Bonus Points

I actually think the Marvel stories are more interesting so far.  However, I reserve the right to drop out of some titles.  Hulk, Captain America, and Avengers are tentative right now. I’ll be able to decide next week when the second issues come out to see if I want to continue.

The Marvel preview books have helped too.  There are still a lot of upcoming titles that look really good.  By the time they come out I’ll already be committed to the first wave.  Marvel must be crushing in sales right now.  Oh, here’s my theory for the “NOW” name.  “When does the next issue of [insert title here] come out?”  “NOW!”

I’m sure there are other rounds or arguments either for or against the two approaches, but that’s good enough for…uhmm…you know…  Have a different opinion?  Feel free to comment and make your case.  Bottom line the readers are the real winners.  There is a lot of great material out there currently and not just in the Big Two.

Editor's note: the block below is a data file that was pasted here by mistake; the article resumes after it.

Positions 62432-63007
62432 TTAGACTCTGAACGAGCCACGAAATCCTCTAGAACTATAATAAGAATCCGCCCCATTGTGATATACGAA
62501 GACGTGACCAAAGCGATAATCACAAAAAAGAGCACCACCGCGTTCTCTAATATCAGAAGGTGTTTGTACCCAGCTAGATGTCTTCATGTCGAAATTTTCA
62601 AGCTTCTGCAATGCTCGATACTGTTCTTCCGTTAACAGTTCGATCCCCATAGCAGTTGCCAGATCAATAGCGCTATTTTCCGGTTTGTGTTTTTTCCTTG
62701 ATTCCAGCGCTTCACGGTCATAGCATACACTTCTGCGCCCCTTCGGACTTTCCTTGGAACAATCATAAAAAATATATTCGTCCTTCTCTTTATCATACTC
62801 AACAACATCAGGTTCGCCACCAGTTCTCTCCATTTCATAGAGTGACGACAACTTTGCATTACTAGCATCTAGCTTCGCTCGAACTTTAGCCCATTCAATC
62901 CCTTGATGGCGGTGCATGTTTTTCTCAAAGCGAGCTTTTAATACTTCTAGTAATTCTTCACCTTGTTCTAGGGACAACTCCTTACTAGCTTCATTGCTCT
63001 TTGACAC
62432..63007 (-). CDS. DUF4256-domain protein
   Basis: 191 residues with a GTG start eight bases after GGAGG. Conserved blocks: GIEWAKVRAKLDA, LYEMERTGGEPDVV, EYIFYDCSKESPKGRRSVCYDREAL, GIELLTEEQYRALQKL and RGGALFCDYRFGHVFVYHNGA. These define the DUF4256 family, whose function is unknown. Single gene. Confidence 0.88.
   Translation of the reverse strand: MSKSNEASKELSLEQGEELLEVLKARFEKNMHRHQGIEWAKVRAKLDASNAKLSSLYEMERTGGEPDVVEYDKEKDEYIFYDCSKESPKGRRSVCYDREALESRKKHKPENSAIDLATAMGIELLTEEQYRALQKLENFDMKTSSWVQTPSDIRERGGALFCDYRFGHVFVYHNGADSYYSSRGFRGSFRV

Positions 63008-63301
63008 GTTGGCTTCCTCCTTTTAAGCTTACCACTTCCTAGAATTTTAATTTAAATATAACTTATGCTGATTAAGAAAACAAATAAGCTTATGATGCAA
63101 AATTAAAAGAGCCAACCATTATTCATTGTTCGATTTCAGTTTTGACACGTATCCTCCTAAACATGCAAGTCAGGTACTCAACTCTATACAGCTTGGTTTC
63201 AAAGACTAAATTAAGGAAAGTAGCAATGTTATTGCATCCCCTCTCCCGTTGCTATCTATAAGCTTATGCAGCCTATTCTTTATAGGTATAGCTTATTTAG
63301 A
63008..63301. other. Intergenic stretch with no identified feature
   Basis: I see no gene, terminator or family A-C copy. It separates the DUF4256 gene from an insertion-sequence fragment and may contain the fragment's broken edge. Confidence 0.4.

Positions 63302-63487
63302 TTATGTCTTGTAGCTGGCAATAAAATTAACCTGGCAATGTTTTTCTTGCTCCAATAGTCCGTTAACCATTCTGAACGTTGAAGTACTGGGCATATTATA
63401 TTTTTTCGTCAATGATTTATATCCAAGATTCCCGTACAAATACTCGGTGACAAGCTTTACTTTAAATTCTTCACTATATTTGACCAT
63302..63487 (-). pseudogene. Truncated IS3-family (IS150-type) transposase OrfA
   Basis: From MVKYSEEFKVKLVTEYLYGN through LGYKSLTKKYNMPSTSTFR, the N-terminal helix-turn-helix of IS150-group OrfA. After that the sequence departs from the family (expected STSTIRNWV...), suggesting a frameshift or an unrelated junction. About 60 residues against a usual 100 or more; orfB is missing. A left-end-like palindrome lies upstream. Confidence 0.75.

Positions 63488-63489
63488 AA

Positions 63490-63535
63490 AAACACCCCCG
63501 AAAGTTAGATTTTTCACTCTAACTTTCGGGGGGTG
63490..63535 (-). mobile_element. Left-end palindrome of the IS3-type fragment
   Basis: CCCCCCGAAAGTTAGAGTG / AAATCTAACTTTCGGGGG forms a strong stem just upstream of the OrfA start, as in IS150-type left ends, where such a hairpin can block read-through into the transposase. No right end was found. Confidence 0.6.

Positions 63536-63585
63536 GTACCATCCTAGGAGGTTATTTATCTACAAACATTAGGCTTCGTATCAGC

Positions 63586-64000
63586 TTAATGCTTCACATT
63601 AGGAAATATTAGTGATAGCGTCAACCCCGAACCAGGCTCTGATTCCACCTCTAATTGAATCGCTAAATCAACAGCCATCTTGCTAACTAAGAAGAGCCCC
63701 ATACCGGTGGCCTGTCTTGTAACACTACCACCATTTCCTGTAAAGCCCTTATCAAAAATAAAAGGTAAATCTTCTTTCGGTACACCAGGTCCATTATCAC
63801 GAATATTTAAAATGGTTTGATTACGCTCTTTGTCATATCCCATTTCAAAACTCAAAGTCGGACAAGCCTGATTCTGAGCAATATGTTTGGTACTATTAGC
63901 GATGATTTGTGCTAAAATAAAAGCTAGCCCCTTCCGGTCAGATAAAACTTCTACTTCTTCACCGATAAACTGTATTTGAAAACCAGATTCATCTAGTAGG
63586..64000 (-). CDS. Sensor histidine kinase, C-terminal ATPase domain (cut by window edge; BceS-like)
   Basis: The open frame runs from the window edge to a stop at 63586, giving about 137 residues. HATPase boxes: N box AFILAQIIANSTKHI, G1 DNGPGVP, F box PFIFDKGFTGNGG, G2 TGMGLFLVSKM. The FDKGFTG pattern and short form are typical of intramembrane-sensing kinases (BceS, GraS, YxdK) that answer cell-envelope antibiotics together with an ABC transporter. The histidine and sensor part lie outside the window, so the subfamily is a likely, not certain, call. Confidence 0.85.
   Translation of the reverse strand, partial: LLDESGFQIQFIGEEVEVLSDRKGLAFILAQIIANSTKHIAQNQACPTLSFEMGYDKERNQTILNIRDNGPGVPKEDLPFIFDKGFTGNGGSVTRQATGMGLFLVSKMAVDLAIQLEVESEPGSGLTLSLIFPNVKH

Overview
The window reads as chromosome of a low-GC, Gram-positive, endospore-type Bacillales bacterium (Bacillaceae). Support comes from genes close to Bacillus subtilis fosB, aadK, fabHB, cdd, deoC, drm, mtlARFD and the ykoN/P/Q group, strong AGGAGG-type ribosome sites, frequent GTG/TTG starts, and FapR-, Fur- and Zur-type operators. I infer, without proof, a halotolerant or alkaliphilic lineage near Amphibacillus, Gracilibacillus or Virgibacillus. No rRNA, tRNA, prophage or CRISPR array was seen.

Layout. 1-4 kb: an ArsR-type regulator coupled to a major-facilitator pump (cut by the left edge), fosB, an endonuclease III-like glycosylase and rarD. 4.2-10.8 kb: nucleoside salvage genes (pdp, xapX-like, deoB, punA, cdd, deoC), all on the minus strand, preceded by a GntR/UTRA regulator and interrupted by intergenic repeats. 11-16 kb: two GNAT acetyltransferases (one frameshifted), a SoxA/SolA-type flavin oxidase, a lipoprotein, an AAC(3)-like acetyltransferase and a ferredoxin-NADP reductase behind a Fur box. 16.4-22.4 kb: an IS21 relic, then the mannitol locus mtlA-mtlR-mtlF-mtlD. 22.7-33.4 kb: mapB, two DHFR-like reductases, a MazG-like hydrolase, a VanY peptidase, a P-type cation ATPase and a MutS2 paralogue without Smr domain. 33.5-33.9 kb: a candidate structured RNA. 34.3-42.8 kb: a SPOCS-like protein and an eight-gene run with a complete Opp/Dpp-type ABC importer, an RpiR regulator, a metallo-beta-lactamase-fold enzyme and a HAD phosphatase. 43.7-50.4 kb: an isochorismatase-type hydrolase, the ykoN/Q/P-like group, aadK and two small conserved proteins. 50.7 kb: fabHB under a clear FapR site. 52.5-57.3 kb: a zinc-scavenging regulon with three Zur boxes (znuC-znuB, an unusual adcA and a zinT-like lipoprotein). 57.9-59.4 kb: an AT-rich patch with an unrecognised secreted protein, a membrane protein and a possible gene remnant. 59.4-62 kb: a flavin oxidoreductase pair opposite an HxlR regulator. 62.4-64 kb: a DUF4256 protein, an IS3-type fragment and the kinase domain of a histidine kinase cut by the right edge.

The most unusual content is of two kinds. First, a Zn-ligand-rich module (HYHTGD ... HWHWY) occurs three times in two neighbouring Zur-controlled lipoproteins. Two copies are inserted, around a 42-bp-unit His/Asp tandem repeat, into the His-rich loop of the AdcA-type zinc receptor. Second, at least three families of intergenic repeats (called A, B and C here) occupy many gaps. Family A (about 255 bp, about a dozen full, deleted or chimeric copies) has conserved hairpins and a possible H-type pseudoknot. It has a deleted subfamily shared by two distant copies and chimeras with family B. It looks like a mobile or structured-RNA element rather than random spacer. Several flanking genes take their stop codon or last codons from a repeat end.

Hey, I’ve actually got a few minutes to spare (prior to proofing)!  So, let me throw some love at Fantastic Four #2.  I liked it much better than the first issue.  For one thing, it really seemed like part three of the FF series.  The two titles have flowed seamlessly together so far.  That’ll change when the Fab Four plus Two go to parts unknown, but that’s okay, because I’m really more interested in the Ant Man, She-Hulk, Medusa, and Darla team. What on earth are they going to do with Darla, who I’m surmising is a Lady Gaga type?  The Thing saying goodbye to Yancy Street was cool.  He certainly knows that Reed’s plans don’t usually work out perfectly, especially for him.  His interaction with Shulkie was fascinating too.  Was Jennifer flirting with him?  The ending was perfect with Ant Man counting down the four minutes.  I’m excited to find out what the stand-by team will do when the original team doesn’t come back right away.  Luckily, I’ll find out on Wednesday with FF #2.